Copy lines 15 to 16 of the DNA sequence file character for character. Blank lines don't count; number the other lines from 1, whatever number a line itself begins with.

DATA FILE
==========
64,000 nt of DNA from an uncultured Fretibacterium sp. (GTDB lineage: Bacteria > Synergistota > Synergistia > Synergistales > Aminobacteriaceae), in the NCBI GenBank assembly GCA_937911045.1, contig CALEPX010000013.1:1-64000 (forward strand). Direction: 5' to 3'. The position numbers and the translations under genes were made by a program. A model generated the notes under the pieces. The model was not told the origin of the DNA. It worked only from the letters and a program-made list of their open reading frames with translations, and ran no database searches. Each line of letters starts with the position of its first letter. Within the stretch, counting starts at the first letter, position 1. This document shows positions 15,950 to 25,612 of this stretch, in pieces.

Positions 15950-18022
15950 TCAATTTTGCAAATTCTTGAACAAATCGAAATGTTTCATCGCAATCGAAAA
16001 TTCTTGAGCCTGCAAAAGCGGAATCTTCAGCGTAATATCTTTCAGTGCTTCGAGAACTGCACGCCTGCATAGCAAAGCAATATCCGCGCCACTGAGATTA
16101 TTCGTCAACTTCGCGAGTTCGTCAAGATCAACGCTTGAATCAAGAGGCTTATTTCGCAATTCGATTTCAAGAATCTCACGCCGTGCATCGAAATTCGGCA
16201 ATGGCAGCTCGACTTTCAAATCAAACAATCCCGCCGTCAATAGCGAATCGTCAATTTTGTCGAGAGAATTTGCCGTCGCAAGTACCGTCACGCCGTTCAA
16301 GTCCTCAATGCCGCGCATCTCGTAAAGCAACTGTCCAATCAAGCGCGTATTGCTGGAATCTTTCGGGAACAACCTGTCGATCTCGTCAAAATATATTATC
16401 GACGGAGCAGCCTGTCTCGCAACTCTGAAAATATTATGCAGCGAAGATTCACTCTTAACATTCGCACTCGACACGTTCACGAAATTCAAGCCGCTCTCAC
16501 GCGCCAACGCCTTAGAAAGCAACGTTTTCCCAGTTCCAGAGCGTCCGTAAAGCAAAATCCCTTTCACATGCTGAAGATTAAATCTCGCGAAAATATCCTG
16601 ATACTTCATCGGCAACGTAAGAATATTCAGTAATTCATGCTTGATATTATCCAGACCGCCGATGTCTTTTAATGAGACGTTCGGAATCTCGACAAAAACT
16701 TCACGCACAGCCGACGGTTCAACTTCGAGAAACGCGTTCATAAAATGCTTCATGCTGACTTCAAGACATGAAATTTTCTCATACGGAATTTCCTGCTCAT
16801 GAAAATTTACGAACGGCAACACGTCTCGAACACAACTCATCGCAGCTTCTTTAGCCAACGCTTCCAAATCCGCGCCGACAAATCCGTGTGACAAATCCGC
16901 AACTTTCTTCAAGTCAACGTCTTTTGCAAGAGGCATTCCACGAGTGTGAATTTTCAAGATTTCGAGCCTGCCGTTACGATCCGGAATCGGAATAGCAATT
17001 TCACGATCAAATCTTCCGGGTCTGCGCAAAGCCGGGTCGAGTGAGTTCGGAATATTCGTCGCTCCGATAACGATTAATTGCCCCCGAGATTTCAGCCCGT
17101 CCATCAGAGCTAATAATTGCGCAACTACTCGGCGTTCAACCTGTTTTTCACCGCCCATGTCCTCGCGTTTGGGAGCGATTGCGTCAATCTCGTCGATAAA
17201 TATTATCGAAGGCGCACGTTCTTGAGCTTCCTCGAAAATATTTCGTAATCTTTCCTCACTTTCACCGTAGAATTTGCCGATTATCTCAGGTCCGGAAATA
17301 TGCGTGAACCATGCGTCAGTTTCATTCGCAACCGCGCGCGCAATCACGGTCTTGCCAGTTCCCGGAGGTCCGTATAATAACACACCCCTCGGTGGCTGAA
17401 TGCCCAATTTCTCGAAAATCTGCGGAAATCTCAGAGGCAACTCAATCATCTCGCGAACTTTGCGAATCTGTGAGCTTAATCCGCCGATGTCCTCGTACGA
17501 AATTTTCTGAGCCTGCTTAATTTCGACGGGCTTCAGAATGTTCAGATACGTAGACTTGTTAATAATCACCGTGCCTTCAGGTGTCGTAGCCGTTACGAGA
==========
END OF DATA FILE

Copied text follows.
17101 CCATCAGAGCTAATAATTGCGCAACTACTCGGCGTTCAACCTGTTTTTCACCGCCCATGTCCTCGCGTTTGGGAGCGATTGCGTCAATCTCGTCGATAAA
17201 TATTATCGAAGGCGCACGTTCTTGAGCTTCCTCGAAAATATTTCGTAATCTTTCCTCACTTTCACCGTAGAATTTGCCGATTATCTCAGGTCCGGAAATA